I have written before about how much I love running on Saturday morning with my friends. We met up this weekend after a long hiatus over the summer, when everyone was busy and going their separate ways. If you hang around with people who like to run, sooner or later someone will try to recruit you for a 5K. Or a 10K. Or a half-marathon. Or a whole marathon! How about a corporate challenge? A relay team? A muddy sneaker? An inflatable 5K?
Though I greatly respect those who choose to participate, I have never been interested in doing any of those things. I like to run for the sake of running, and I have absolutely no competitive spirit about it whatsoever. I have always thought this was because, growing up, I was just so miserably bad at sports of all kinds that I lowered my expectations of what I could achieve in the arena of sports. And because I never had that drive, it just really doesn’t matter to me if I win or lose when it comes to a race or a game, or anything else sports-related. But I always wondered if it was something else. Maybe I am afraid to fail? Afraid of embarrassing myself? I know I’m afraid of the ball. Ball sports are not my friend.
Just for kicks, the other day when I was running I turned on the Map My Run app, just to see what kind of distance I was running with my usual neighborhood loop. Of course, the pleasant lady-voice interrupts your music every mile to confirm that you have just completed another mile, and to let you know your pace and speed. I have to tell you, I didn’t like that pleasant-lady voice, who told me that my average pace per mile was 10:03. I felt like I was running waaaay faster than that. I was clearly motoring down my subdivision here, ruling the road, and she is talking smack about me. What the heck, pleasant lady-voice? I turned her off halfway through my run, because I don’t need that kind of negativity in my life. I noticed that my mood changed the moment I turned her off. I went from feeling stressed and judged and worried about how fast I was running, to just free to enjoy my music, the movement of my body, and my mounting endorphins.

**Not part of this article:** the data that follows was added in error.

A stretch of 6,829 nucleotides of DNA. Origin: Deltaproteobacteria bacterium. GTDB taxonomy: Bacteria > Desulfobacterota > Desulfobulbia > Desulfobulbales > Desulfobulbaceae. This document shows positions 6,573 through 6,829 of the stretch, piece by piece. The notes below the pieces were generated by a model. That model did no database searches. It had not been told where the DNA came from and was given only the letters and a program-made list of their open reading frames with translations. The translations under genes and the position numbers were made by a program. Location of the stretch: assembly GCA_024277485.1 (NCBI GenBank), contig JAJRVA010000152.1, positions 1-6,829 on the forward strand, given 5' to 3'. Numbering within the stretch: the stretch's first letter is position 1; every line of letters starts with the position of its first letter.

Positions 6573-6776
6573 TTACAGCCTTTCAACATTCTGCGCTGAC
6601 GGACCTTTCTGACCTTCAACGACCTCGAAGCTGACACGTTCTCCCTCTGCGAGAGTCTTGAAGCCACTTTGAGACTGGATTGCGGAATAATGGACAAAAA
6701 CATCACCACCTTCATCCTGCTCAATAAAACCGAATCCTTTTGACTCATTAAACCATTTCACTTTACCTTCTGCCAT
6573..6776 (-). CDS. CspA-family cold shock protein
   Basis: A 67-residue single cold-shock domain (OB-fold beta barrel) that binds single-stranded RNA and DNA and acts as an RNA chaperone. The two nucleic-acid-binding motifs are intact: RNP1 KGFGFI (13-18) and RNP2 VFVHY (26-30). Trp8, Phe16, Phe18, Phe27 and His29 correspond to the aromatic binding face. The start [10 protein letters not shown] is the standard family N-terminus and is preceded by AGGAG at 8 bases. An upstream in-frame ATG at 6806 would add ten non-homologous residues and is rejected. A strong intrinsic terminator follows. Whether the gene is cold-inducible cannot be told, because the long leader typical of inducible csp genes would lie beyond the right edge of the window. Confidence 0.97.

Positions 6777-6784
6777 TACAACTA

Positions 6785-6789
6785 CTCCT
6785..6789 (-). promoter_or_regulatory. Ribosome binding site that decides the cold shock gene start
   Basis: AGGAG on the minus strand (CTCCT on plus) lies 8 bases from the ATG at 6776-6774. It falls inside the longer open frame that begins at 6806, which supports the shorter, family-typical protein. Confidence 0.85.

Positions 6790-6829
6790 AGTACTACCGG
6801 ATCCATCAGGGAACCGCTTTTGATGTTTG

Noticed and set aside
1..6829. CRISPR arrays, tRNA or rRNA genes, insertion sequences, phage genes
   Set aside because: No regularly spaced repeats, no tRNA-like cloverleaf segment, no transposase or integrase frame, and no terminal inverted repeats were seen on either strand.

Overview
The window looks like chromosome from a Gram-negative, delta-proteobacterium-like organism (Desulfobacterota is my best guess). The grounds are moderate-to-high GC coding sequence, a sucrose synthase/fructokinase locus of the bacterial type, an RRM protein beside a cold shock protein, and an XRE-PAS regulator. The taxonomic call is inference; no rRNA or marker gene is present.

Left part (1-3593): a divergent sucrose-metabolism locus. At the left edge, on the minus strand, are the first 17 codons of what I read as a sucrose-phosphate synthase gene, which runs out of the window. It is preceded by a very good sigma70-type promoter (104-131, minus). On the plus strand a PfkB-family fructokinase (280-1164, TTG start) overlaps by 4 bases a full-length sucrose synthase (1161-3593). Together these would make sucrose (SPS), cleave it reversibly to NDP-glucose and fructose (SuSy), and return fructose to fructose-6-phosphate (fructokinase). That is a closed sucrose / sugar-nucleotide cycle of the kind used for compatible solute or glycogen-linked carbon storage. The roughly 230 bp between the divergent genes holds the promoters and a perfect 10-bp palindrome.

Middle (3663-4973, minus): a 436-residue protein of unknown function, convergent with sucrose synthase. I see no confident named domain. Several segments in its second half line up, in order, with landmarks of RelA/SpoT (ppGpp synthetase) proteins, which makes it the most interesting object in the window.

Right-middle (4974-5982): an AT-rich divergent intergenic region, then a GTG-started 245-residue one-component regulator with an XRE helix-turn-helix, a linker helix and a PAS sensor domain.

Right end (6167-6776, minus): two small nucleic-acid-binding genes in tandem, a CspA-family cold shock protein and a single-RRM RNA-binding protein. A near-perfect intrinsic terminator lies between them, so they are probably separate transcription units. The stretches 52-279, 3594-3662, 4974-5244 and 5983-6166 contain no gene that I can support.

I had a moment of clarity while running the trails this weekend. I think the reason that I don’t want to do any kind of competitive running is not because I am afraid of failure or that I have just embraced that I am bad at sports. I think that I am just so tired of being measured.
It seems like almost everything in my life is measured somehow. And as a woman, I feel the pressure of society always trying to measure me.
There are apps to measure my calories. Color-coded boxes to measure portion sizes, if you are so inclined. Dress sizes and jean sizes and bra sizes, all with their own brand of stigma attached to their numbers. Measure my pace with a running app. Measure my popularity with Facebook likes or the number of hits on my blog. Measure my success by my salary. Measure my productivity by the amount of revenue and RVU’s that I generate at work. Measure my steps with a pedometer. Measure the quality of my sleep and my activity level with a FitBit. Measure my weight, always attaching some judgement or action plan to the number that is displayed. Measure my progress and my potential. The message is that the these numbers somehow add value to me, like I am just a placeholder or an incomplete equation, that needs more numbers to add or subtract or multiply me to determine the sum of my worth.
As a woman, I am told to count my steps, count my calories, count my carbs, and count my blessings. And I am just so, so sick of it.
I totally bought into it though. The world imposes all these measurements on me, but I buy into them hook, line, and sinker. I do it to myself, just as much as the world does it to me. I have the apps, I think the thoughts, and sometimes I also judge others by these arbitrary measures.
So as I ran on the trails, and let myself just be there, steps uncounted, mileage unaccounted for, no training goals–nothing but me and the trees and the sun and my friends.
It was simple, beautiful, and perfectly unmeasured.
I’ve decided that I’m going to try to measure less. Not just me, but other people too. And when people try to measure me, I am going to try to remind myself of my immeasurable worth.